Hi,


To the previous part of the series:
ScanRail Tour 2004 - 1: Across Vienna to Stockholm (50 p.)
http://www.railroadforums.com/forum/...ckholm-(50-p-)


ScanRail-map featuring the former and current itinerary:
http://raildata.info/sca04/sca0402k.jpg



July 5 2004

We started our first full day in Stockholm before 10 o'clock out of the beautiful old hotel in Västmannagatan.




We took t-bana from Odenplan station to Östermalmstorg changing lines at T-Centralen.
More information about the Stockholm subway and a network plan can be found here: http://en.wikipedia.org/wiki/Stockholm_metro




90% of t-bana stations are featuring works of art, the concrete wall reliefs at Östermalmstorg were created by Siri Derkert.




One topic of the reliefs: women's rights.




We returned to the surface, our destination that day was Djurgarden ("zoological garden") island, offering numerous cultural- and leisure-facilities.




Apoteket Storken ("stork's pharmacy") was situated at the junction of Storgatan and Styrmansgatan. It featured an office still mainly in original turn-of-the-century condition.




Subsequently we followed Styrmansgatan downhill to Strandvägen promenade. There we encountered the only Stockholm inner city tram line, "Djurgardslinjen" #7 between Norrmalmstorg and Waldemarsudde on Djurgarden. At that time it still was exclusively operated by heritage streetcars. 2010 it was extended by newly built line "Sparväg City" to Sergels torg, since 2011 modern vehicles are in regular service. Bus #47 which we still can frequently spot on these pictures has been put out of service. The new line is carrying number 7 nowadays, museum traffic has been renamed to 7N.
More info: http://en.wikipedia.org/wiki/Djurg%C3%A5rdslinjen

One of our regulars for the day, motor tram #335, class A12, built by ASEA in 1924.
A database of all Scandinavian museum streetcars can be found here: https://www.sparvagssallskapet.se/va...ar.php?ling=en




Some historic vehicles featured these photogenic mailboxes.




View towards Djurgarden, you can see the interesting building of the Nordic Museum completed in 1907. Only part of it had been erected for the Stockholm Exhibition in 1897 - a cultural and industrial world fair -, initially it had been planned as a national monument three times the current size.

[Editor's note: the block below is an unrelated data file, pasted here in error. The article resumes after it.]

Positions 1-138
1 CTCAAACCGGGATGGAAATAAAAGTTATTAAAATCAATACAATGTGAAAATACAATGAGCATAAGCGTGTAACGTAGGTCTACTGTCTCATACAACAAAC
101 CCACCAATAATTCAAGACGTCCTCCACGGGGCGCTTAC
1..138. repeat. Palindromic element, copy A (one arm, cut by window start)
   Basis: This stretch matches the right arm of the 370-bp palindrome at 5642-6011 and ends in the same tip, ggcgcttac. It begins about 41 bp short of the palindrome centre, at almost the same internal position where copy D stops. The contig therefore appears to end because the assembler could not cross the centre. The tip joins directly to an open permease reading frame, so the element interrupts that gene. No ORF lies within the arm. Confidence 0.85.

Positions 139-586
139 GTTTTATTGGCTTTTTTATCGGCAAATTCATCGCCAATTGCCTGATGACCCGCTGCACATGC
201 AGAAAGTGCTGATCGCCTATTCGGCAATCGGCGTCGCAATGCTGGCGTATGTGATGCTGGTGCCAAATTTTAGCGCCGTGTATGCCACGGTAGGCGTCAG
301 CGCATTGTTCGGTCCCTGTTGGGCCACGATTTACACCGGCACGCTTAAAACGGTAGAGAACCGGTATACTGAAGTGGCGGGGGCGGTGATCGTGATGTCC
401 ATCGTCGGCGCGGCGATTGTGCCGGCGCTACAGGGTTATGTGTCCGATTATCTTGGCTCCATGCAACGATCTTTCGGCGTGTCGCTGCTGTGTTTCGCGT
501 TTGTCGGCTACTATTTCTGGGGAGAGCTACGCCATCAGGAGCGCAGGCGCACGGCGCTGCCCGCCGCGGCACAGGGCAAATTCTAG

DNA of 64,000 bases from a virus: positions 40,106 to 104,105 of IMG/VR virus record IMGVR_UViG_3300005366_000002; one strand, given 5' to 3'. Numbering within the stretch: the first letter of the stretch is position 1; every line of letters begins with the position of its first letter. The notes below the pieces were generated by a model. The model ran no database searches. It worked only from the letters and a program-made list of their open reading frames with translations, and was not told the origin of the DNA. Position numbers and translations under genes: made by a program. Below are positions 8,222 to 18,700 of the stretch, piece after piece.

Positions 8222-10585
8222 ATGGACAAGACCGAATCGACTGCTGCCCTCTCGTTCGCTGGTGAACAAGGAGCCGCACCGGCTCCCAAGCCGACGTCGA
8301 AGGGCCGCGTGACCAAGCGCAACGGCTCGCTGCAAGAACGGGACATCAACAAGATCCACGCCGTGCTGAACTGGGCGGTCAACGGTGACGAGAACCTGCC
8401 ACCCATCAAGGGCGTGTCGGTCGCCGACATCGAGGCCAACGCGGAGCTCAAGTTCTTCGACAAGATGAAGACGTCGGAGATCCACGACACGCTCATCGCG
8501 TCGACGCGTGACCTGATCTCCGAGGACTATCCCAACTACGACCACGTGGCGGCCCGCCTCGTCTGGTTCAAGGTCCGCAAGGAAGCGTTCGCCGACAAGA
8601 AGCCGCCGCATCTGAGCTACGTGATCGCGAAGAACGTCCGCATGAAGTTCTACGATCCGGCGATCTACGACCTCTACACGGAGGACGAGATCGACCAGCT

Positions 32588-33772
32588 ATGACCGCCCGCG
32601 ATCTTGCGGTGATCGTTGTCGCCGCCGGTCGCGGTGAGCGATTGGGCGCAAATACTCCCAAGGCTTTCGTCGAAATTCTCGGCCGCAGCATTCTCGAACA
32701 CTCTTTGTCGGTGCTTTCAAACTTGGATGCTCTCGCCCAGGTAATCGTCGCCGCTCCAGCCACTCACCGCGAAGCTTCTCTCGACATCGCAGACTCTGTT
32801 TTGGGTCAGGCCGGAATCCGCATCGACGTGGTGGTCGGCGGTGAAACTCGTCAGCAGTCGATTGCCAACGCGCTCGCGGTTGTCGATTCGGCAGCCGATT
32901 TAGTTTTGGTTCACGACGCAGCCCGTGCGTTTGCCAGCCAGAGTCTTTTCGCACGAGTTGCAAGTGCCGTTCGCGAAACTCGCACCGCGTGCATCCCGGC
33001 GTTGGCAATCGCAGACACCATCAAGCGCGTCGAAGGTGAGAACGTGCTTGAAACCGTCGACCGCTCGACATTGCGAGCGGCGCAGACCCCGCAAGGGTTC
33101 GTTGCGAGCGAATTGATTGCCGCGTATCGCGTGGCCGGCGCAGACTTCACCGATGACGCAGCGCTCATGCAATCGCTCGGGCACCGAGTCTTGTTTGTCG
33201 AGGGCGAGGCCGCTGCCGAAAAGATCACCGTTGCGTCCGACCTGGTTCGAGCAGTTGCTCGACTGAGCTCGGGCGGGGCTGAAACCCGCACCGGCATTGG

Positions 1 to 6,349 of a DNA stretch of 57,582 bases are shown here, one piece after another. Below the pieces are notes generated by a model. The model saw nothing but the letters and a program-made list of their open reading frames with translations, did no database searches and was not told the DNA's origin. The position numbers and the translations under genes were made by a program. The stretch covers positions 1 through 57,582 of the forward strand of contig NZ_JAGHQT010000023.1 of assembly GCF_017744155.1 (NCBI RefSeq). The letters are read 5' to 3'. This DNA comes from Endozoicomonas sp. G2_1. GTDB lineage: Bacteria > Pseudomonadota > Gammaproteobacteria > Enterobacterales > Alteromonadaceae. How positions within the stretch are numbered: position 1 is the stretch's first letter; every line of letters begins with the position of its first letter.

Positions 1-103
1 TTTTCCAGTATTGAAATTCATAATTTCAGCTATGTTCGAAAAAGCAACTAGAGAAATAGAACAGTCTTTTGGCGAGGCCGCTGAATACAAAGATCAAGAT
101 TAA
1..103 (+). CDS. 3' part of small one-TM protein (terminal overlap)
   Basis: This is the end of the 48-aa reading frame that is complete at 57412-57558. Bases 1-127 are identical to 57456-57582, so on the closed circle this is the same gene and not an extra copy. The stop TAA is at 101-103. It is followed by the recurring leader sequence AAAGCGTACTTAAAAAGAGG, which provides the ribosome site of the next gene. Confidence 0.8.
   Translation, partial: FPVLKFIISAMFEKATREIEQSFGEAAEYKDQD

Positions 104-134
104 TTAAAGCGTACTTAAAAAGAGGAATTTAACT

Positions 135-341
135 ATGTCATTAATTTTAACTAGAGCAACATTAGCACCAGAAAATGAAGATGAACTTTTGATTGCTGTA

A clearly American-looking "Mustang" #71 from Malmö, built by GM in 1946, with fitting trailer car #196 followed next.




We approached Djurgardsbron under a magnificent cloud backdrop.




#335 returned downtown across the bridge.




View at Östermalm and Norrmalm, Djurgarden to the left.




Former Oslo tram #210 in advertisement livery - originally painted blue - in front of the Nordic Museum. It had been built in 1953, later modernized.









Streetcars were operating frequently on the relatively short loop, busses also passed by often.




Djurgardsbron is the highlight of the line, four granite pillars are carrying Nordic gods.














Already in the 17th century bridges at this spot have been mentioned in texts, the current one has been constructed in 1897 for the Stockholm Exhibition.









We left the street and walked around the Nordic Museum.




The Estonia-monument, much smaller than the one in Tallinn.




Our first point of visit was the Vasa-Museum with its unique exhibit. Excessively oversized Swedish galleon Vasa - a vanity project of the Thirty Years' War - sunk in 1627 less than a mile into its maiden voyage at Stockholm harbor. It only was rediscovered in 1956 and raised in 1961. Since 1990 the very well conserved wreck can be visited in its own museum.
More about Vasa: http://en.wikipedia.org/wiki/Vasa_(ship)














Model of the original condition.









The ship - especially its stern - had been decorated with over 700 carved wooden statues.




Two figures have been restored in its original paint for visualization purposes, but even more interesting were the grotesque faces below.




In front of the museum you could visit the bridge of historic icebreaker SS Sankt Erik, next to it the light vessel Finngrundet was moored.




A preview at the next part: Viking Line terminal in Södermalm, Saltsjöbanan suburban railroad leading past it.




In the meantime streetcar #71 was running solo.




We passed the tram depot, in front of it the former emergency vehicle of the line, a Volvo Duett from 1968.




View into the remise, amongst others trailer car #521 was stabled there.




Me moved on to Skansen, Stockholm’s open air museum - the first worldwide opened in 1891 - , occupying a large part of the island. It would be the first of several similar museums on this trip, which form the main cultural attraction of many larger Scandinavian towns. In a sparsely populated region it makes more sense to amass cultural goods at a single place, especially if most structures are made of wood. This idea is even enhanced by amateur actors supposed to bring life to the historical settings. More about Skansen: http://en.wikipedia.org/wiki/Skansen

Very basic turntable.




Whole historic landscapes have been recreated.




Animals can also be found in Skansen.




Barnacle gooses - let's say: close enough to the graylag goose, even if they are black geese...














Reconstruction of Sami buildings in front of downtown Stockholm.



















They cannot be missed!




Sadly we were not about to encounter any in the wild along the trip, but at least other animals - you can guess which...




Church with priest in historical outfit.




Skansens bergbana funicular was opened in 1897, closed in 1959 and reopened in 1973 on an extended route.




To conclude the excursion in style we rode #335 back to the center in front of the Royal Dramatic Theater, an example of Swedish art nouveau.


Next time we explore morning commuter traffic at Stockholm C and visit Södermalm.